The majority, however, are somewhere in between. Caught between an elation that the days of Mike Ashley, Sports Direct, and a stagnant lack of ambition may have been traded for years of contending with the world’s finest, and a feeling of unease at the price they may be paying to get there.
This question is overshadowed by one much more important one; why are people acting as if Newcastle is on its own in this dilemma? Why, in a football league with at least two other teams owned by billionaires whose fortunes are tinged with blood, are all the fingers being pointed at the North East? Chelsea owner Roman Abramovich made his fortune via unclear means, at best through taking advantage of the fall of the Soviet Union and selling assets that were previously state owned, and at worst, allegedly, through fraud, blackmail, intimidation, money laundering and most pertinent, organised crime. He is also responsible for the most pollution by any individual on earth.
Sheikh Mansour, who bought Manchester City in 2008 is, like bin Salman, a member of a royal family – in his case, the royal family of Abu Dhabi, and also serves as a deputy Prime Minister for the United Arab Emirates. Whilst he does not hold anywhere near the level of power bin Salman does in his own country, his government is still responsible for forced disappearances, torture and murder of dissidents, and the exploitation and abuse of migrant workers who are used to build their rapidly expanding cities.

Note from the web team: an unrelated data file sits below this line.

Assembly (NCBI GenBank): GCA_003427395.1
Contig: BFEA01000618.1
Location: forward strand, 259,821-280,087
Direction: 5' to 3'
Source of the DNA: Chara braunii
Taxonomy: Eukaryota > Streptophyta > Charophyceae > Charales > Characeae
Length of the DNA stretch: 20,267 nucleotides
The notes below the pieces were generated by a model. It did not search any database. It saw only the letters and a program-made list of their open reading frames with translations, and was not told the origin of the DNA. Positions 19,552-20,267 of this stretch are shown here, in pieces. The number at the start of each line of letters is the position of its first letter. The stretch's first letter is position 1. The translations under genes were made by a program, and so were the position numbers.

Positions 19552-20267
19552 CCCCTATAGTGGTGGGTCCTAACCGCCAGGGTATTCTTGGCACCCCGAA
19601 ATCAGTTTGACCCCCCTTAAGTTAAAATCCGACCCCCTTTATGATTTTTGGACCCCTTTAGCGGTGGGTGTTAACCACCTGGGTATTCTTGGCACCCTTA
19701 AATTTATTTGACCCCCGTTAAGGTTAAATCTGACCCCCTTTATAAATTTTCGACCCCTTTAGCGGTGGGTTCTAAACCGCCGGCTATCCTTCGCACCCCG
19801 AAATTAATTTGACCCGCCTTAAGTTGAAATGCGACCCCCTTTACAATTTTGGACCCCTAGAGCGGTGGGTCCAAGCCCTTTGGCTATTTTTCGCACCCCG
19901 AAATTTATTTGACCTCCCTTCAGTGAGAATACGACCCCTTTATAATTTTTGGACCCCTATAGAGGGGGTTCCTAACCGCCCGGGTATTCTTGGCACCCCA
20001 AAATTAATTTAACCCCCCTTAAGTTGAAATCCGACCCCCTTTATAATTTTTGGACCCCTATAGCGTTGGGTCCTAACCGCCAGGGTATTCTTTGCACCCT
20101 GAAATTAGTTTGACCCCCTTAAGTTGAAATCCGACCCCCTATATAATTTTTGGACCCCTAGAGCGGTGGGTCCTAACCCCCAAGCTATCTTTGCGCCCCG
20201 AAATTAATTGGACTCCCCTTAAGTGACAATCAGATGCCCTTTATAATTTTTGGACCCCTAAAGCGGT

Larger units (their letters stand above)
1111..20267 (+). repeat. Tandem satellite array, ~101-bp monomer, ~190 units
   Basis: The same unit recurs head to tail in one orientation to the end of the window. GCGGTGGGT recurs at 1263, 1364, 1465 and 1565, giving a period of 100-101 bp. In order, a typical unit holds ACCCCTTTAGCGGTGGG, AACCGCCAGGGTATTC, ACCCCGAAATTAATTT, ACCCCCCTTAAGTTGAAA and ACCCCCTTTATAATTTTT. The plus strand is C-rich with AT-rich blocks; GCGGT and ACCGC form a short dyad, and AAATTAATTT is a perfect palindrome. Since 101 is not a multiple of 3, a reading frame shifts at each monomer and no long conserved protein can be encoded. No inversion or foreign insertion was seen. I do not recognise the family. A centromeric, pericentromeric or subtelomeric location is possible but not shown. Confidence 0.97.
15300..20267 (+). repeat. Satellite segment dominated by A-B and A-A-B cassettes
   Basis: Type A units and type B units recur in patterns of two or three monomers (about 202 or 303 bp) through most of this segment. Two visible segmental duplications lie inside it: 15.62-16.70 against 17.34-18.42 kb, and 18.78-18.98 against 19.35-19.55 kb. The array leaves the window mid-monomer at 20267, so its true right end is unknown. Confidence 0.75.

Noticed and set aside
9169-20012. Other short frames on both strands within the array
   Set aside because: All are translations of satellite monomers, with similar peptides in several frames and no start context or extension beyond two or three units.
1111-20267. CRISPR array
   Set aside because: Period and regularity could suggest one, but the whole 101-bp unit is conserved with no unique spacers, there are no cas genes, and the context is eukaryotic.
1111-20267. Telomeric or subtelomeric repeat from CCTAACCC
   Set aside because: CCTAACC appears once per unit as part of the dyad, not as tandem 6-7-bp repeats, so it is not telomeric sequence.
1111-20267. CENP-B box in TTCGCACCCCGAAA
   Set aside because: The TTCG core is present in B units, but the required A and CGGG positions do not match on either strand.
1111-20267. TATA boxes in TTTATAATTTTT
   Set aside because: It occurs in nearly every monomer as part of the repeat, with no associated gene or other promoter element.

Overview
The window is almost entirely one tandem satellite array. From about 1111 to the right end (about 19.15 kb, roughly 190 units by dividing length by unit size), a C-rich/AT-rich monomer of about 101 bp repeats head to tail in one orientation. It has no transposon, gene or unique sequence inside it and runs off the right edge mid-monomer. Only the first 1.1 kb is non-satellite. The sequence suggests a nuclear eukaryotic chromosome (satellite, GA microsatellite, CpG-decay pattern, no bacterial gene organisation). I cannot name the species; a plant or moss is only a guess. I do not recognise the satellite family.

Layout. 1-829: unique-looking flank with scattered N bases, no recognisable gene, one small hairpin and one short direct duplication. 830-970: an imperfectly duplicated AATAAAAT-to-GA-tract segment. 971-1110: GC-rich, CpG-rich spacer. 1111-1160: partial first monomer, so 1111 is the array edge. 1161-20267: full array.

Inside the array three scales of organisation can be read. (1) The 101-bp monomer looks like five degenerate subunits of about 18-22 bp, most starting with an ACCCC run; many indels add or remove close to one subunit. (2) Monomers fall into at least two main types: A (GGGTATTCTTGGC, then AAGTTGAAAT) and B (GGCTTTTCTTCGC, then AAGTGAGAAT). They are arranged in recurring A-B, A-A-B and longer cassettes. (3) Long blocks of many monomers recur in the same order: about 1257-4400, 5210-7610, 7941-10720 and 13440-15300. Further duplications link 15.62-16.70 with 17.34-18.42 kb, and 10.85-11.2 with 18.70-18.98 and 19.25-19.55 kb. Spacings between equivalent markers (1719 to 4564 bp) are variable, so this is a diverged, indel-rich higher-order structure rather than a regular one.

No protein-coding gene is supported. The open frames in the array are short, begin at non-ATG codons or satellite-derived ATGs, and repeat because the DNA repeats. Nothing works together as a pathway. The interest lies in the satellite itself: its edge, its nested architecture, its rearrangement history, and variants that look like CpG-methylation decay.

What links all these men, more than their fortunes or their purchasing of football clubs, is their reason for doing so: sports washing, both on a personal or national scale. Whether you’re a Russian oligarch trying to divert attention from his past, or a high-ranking member of a regional dynasty trying to change how the world will see their country going forward, the acquisition of these teams improves, or at least changes, the perception people have of their owners.
There are, of course teams, in the Premier League besides Newcastle United and Manchester City who also have links to the Saudi and Emirati governments. For example, in 2004, Arsenal signed a sponsorship deal with Emirates, the sister airline to Mansour’s Etihad, which not only saw Arsenal’s shirts bearing the Emirates insignia from 2006/07 onward, but would see the club’s new stadium named The Emirates Stadium in the airline’s honour.
Furthermore, in 2008, Manchester United signed a deal with Saudi Telecom, a deal which is still in place now and was described as the “longest running of all our commercial partners” in a 2017 club statement. Yet when the Manchester club were leading the charge to prevent Newcastle’s takeover, this link was strangely ignored.